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"No Podemos Comer Billetes": Climate Change and Development in Southern Ecuador

DePaoli, Lisa Coffield (2012) "No Podemos Comer Billetes": Climate Change and Development in Southern Ecuador. Doctoral Dissertation, University of Pittsburgh. (Unpublished)

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This project investigates the relationship between autochthonous people and immigrants in a valley of southern Ecuador, specifically in terms of climate change and related moves toward sustainable development. The landscape and environment are frequent topics of conversation, especially concerning the increasingly dry climate. Engagements between individuals often result in dynamic relationships in which people take active steps to curtail human impacts, such as developing new land-use and livelihood strategies.

Southern Ecuador has historically experienced the effects of periodic drought, and land degradation is exacerbating the problem. This and other factors, including the relative isolation and lack of rural development in Loja province and the overall economic situation in Ecuador, has resulted in large-scale migration of Ecuadorians from the province of Loja. Paradoxically, the valley in which fieldwork was carried out is also known as the Valley of Longevity and has attracted immigrants from various other countries. Some of these expatriates have lived in the valley for long periods of time and have developed working relationships with Ecuadorians that have proved beneficial in terms of development.

This dissertation is the result of 13 months of ethnographic fieldwork that included participant observation, formal and informal interviews, and the analysis of written materials. The project focused specifically on how the local-nonlocal relationship impacts livelihoods, land use change, sustainability, and the perception of and attention to issues surrounding climate change. These themes help us to understand the distributional consequences of changes in agri-food systems, and have led to concern over where food is going to come from because, as some informants have said, “no podemos comer billetes” (we can’t eat dollar bills). Research shows that the social heterogeneity of the valley fosters mutual learning and benefits and contributes to more varied views of the natural environment and of the use of natural resources. This project demonstrates how responses to climate change and land degradation may be integrated into emerging sustainable development strategies, particularly important because human activity will both drive and mediate the impact of climate change during the next century.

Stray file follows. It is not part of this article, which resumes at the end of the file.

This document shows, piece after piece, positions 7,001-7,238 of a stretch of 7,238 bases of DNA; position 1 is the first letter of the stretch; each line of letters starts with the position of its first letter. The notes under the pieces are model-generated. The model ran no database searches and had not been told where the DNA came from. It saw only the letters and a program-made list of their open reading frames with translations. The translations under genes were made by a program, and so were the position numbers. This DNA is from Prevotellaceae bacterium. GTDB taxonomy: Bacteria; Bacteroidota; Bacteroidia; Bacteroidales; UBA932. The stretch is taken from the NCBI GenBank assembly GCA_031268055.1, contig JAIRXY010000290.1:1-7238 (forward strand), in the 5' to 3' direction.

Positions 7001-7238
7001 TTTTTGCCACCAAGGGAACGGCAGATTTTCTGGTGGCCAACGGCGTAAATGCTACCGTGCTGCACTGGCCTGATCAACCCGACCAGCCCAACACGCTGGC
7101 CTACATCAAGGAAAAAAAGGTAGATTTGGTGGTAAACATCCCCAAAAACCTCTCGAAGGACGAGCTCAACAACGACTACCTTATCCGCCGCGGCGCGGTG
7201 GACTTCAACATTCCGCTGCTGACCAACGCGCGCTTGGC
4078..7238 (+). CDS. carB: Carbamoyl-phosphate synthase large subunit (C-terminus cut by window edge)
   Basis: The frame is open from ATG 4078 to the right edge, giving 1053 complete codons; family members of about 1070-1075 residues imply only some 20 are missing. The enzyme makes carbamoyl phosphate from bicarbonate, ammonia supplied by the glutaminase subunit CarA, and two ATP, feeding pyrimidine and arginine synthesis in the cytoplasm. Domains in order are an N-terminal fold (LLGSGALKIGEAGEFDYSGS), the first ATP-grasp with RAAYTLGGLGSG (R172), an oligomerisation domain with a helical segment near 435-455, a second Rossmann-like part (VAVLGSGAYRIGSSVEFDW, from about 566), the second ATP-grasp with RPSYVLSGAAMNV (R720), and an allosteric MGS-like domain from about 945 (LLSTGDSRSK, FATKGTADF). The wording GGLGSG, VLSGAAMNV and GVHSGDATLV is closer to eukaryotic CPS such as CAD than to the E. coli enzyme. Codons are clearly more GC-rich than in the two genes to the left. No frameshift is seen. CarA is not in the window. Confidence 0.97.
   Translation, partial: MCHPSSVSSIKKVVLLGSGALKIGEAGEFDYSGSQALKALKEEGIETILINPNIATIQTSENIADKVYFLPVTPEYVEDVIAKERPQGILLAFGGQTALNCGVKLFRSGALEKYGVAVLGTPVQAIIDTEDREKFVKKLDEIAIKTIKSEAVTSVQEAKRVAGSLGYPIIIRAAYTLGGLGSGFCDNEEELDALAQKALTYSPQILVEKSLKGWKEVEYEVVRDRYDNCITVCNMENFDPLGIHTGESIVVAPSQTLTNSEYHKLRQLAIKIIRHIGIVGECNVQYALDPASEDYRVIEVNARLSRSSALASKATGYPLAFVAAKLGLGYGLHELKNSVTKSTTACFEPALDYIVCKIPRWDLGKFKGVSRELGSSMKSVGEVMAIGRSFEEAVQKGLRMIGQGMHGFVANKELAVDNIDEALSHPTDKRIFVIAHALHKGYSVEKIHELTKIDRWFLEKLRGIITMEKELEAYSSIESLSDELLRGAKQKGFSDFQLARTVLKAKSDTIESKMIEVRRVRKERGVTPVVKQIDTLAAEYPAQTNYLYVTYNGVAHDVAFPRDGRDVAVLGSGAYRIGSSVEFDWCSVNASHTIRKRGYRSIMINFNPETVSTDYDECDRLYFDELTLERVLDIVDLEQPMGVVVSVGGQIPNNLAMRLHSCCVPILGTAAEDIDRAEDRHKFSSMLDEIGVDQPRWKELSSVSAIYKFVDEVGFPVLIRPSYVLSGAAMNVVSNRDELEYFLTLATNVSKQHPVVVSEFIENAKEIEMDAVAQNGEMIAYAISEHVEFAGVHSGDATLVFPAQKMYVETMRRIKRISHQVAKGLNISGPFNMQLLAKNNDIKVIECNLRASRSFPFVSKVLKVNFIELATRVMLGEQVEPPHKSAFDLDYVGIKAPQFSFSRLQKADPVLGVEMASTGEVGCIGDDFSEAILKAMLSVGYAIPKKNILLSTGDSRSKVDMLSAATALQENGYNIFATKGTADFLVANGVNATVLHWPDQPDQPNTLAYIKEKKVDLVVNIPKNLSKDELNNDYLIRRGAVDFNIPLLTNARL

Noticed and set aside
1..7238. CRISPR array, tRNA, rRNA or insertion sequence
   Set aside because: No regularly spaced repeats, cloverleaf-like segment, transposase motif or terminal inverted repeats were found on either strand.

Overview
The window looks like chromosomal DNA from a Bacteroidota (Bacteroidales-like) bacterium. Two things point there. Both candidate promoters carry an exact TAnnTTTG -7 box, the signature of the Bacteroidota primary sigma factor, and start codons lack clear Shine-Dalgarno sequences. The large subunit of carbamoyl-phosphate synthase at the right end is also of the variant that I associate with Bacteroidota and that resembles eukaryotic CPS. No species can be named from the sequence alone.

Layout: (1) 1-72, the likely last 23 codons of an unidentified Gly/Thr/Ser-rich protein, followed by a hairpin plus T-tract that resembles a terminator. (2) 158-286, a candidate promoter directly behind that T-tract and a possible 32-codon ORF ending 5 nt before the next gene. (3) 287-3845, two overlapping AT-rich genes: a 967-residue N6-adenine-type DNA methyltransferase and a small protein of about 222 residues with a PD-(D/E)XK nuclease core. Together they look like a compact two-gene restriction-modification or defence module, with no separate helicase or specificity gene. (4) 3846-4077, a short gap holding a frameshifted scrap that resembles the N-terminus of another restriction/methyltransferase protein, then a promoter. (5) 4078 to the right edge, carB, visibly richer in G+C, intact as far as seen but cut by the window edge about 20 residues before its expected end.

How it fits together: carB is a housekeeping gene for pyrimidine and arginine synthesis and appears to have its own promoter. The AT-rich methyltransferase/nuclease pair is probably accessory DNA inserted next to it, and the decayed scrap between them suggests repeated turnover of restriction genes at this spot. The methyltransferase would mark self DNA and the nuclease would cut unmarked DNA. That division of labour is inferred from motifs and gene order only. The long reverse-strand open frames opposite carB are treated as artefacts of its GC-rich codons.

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Item Type: University of Pittsburgh ETD
Status: Unpublished
CreatorsEmailPitt UsernameORCID
DePaoli, Lisa
ETD Committee:
TitleMemberEmail AddressPitt UsernameORCID
Committee ChairScaglion, Richardscaglion@pitt.eduSCAGLION
Committee MemberCordero, María-Auxiliadoramcordero@pitt.eduMCORDERO
Committee MemberRichardson,
Committee MemberStrathern, Andrewstrather@pitt.eduSTRATHER
Committee MemberAbbott, Markmabbott1@pitt.eduMABBOTT1
Date: 31 January 2012
Date Type: Publication
Defense Date: 12 October 2011
Approval Date: 31 January 2012
Submission Date: 13 December 2011
Access Restriction: No restriction; Release the ETD for access worldwide immediately.
Number of Pages: 294
Institution: University of Pittsburgh
Schools and Programs: Dietrich School of Arts and Sciences > Anthropology
Degree: PhD - Doctor of Philosophy
Thesis Type: Doctoral Dissertation
Refereed: Yes
Uncontrolled Keywords: ecological anthropology, sustainability, human-environment relations, agriculture, agroecology, social movements
Date Deposited: 31 Jan 2012 19:37
Last Modified: 15 Nov 2016 13:55


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